L: ∧ R L2 (L: JUMP R L2)

Set the register R to be the label of the next instruction and go to the instruction
with label L2.

L: @ R (L: GOBACK R)

Go to the instruction with a label which is in R. This instruction will be used in
conjunction with the jump instruction to return from a subroutine. The instruction
is illegal (i.e., run-time error occurs) if R has not been explicitly set to a valid label
of an instruction in the program.

L: = R1 R2 L2 (L: EQ R1 R2 L2)

This is a conditional branch. The last 7 bits of register R1 are compared with the
last 7 bits of register R2. If they are equal, then the execution continues at the
instruction with label L2. If they are not equal, then execution continues with the
next instruction in sequential order. R2 may be replaced by a constant which can be
represented by a 7-bit ASCII code, i.e. a constant from 0 to 127.

L: # R1 R2 L2 (L: NEQ R1 R2 L2)

This is a conditional branch. The last 7 bits of register R1 are compared with the
last 7 bits of register R2. If they are not equal, then the execution continues at
the instruction with label L2. If they are equal, then execution continues with the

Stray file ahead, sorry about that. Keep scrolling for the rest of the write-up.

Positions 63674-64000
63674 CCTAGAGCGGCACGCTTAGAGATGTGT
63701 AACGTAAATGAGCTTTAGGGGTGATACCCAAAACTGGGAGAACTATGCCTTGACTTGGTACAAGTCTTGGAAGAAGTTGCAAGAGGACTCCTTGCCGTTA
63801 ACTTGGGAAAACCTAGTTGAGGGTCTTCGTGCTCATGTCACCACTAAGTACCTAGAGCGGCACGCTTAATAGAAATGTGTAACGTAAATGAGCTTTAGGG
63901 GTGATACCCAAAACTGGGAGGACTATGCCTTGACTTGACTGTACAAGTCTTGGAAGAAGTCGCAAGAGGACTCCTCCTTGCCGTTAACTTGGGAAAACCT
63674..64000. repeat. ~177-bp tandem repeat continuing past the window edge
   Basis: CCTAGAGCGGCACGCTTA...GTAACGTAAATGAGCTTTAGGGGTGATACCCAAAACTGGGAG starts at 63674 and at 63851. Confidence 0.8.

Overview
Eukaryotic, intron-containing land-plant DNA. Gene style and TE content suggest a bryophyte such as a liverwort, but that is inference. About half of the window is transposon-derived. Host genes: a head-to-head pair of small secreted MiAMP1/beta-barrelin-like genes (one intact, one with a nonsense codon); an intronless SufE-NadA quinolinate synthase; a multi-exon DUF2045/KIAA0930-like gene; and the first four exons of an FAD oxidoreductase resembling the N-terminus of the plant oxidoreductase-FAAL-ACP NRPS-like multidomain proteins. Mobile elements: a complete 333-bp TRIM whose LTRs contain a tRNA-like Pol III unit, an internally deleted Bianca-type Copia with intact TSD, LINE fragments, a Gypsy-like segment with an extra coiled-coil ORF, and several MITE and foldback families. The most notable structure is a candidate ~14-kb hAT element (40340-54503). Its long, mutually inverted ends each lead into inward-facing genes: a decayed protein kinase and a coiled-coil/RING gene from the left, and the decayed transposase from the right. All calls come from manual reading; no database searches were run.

next instruction in sequential order. R2 may be replaced by a constant which can be
represented by a 7-bit ASCII code, i.e. a constant from 0 to 127.

L: ) R (L: RIGHT R)

Shift register R right 7 bits, i.e., the last character in R is deleted.

L: ( R1 R2 (L: LEFT R1 R2)

Shift register R1 left 7 bits, add to it the rightmost 7 bits of register R2, and then
shift register R2 right 7 bits. The register R2 may be replaced by a constant from 0
to 127.

L: & R1 R2 (L: SET R1 R2)

The contents of register R1 is replaced by the contents of register R2. R2 may be
replaced by a constant from 0 to 127.

L: ! R (L: OUT R)

The character string in register R is written out. This instruction is usually used for

L: / (L: DUMP)

Each register’s name and the character string that the register contains are written
out. This instruction is also used for debugging.

L: % (L: HALT)

Halt execution. This is the last instruction for each register machine program.

A register machine program consists of finite list of labeled instructions from the
above list, with the restriction that the halt instruction appears only once, as the last
instruction of the list. Because of the privileged position of the halt instruction, register
machine programs are Chaitin machines.
To be more precise, we present a context-free grammar G = (N, Σ, P, S) in Backus-
Naur form which generates the register machine programs.

(1) N is the finite set of nonterminal variables:

N = {S} ∪ IN ST ∪ T OKEN

IN ST = {hRMSIns i, h?Ins i, h∧Insi, h@Ins i, h=Ins i, h#Ins i,
h)Ins i, h(Ins i, h&Ins i, h!Insi, h/Insi, h%Insi}

T OKEN = {hLabeli, hRegisteri, hConstanti, hSpeciali,
hSpacei, hAlphai, hLSi}